Unmissable things to see and do in Porto

Exciting gastronomical culture, centuries-old wine traditions, a thriving art scene, booming nightlife, spectacular architecture, beaches, and stellar views.

While Porto might be Lisbon’s little sister, there’s nothing small about the impressions it delivers.

Explore Porto in a few days

Although it’s Portugal’s second-biggest city, Porto can be easily explored in a few days thanks to its fairly modest size.

But don’t let the short distances fool you – its hilly terrain gives the legs plenty of work (comfy shoes required!) and rewards with spectacular views over the city.

And if that’s not enough, the palm-lined boardwalks and beaches along the Atlantic Ocean at Foz do Douro, Porto’s westernmost district, lie just a brief tram ride away.

Boardwalk along the Atlantic Ocean at Foz do Douro

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Here are three sides of Porto definitely worth discovering.


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Scenic Porto

Before going to Porto, stock up on film and clear your phone gallery, because Porto was born to be in front of a camera.

Founded on the hilly banks of the Douro River, the city is peppered with miradouros, or viewpoints.

For example, the hilltop Miradouro da Serra do Pilar on the opposite side of the river gives a first-rate view of the famous Dom Luís I Bridge and is arguably the best spot for watching the sunset.

The hilltop Miradouro da Serra do Pilar is the best spot for watching the sunset

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The lookout stands next to a 16th-century monastery.

Many of the city’s icons boast spectacular vistas, including Clérigos Tower, which rises 75 metres above the skyline.

One of the Porto city’s icons Clérigos Tower

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Next to this 18th-century architectural marvel lie the manicured gardens of the Jardim das Oliveiras.

Another symbol of Porto – the Sé Cathedral – is an impressive mix of Romanesque, Gothic, and Baroque architecture. The centrepiece is the opulent silver altarpiece.

Cathedral Sé do Porto is an impressive architectural mix

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Sé is also what the locals call the quarter of charming little streets surrounding the cathedral, which are perfect for wandering around without using Google Maps.

The surrounding Ribeira district by the river is a UNESCO World Heritage Site and provides plenty of spectacles at eye level.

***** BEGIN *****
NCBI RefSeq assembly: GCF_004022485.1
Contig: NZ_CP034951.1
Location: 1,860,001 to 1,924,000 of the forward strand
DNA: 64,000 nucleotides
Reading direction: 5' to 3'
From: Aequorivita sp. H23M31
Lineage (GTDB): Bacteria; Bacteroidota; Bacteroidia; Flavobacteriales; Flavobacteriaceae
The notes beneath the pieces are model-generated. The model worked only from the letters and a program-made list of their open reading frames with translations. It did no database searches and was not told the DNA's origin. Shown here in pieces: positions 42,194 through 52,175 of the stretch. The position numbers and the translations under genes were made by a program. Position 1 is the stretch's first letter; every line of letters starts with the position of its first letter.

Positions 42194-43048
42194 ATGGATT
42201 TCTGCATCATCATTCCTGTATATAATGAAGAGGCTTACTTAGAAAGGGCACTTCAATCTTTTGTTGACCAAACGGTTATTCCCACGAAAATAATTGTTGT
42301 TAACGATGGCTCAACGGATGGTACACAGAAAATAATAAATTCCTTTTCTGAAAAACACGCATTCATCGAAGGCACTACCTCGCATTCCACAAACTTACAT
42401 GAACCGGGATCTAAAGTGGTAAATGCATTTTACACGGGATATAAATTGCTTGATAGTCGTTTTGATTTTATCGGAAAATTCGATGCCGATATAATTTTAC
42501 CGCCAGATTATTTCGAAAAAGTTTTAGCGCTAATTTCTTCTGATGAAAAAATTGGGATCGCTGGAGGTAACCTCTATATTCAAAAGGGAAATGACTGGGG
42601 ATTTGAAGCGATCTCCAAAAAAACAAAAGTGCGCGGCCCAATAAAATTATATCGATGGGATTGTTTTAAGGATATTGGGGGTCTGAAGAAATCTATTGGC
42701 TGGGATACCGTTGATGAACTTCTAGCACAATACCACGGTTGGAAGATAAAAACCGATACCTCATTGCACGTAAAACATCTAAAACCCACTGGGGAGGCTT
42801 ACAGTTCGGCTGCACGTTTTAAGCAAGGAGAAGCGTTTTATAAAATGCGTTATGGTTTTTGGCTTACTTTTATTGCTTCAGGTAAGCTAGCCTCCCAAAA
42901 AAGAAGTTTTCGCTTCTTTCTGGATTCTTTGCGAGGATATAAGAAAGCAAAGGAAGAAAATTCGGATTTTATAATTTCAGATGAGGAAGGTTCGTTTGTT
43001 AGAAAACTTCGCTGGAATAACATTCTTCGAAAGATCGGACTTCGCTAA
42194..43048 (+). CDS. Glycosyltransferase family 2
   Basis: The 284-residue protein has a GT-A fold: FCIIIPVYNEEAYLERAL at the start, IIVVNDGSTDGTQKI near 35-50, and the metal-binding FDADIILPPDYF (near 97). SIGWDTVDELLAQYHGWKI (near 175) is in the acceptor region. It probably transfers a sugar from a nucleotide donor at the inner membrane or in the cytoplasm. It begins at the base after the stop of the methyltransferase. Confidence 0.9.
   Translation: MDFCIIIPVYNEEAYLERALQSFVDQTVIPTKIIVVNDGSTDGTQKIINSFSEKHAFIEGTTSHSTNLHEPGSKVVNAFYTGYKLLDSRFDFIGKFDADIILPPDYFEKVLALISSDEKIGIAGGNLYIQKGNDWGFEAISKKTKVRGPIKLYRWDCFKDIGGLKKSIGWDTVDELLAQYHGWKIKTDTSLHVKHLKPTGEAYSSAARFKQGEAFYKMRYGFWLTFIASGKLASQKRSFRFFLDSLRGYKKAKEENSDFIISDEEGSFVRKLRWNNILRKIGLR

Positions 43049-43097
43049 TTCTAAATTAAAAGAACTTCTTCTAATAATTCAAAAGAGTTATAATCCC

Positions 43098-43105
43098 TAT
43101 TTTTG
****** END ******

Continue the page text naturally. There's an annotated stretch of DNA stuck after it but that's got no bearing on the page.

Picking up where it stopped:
The façade of the Igreja do Carmo church

If you’re a fan of azulejos tiles, the façade of the Igreja do Carmo church is dressed in stunning white and blue tiles.

Likewise, the São Bento train station is decked out in 20,000 painted tiles depicting scenes from Portugal’s history and everyday life.

Another building worth peeking into is the Palácio da Bolsa. This 19th-century Neoclassical palace and former stock exchange has many opulent rooms designed by different artists.

The original trading floor is topped by an impressive octagonal glass-and-metal dome.

A neoclassical palace that is worth peeking into is the Palácio da Bolsa

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Next on the list of visually arresting places is the century-old Livraria Lello bookstore, named the third most beautiful in the world by The Guardian.

With dark wooden arches, a dramatic staircase, and spectacular stained-glass windows, this Neo-Gothic and Art Nouveau space oozes with opulence.

It’s also said to have inspired J. K. Rowling, the author of the Harry Potter books.

Visit the bookstore which inspired the author of the Harry Potter books

Photo by Tatjana Taurena


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Creative Porto

Porto's people is who create the city’s unique feel
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While Porto’s cityscape is impressive, it’s the people who create the city’s unique feel. There’s no better place to soak up the creative aura than the Bombarda district.

The area centres around the Rua de Miguel Bombarda and is full of art galleries, creative shops, and cafés.

Highlights include Galeria Presença and Galeria Fernando Santos, both of which spotlight native contemporary artists.

The best place for souvenirs is Ó! Galeria, which stocks illustrations, books, zines, and author pieces.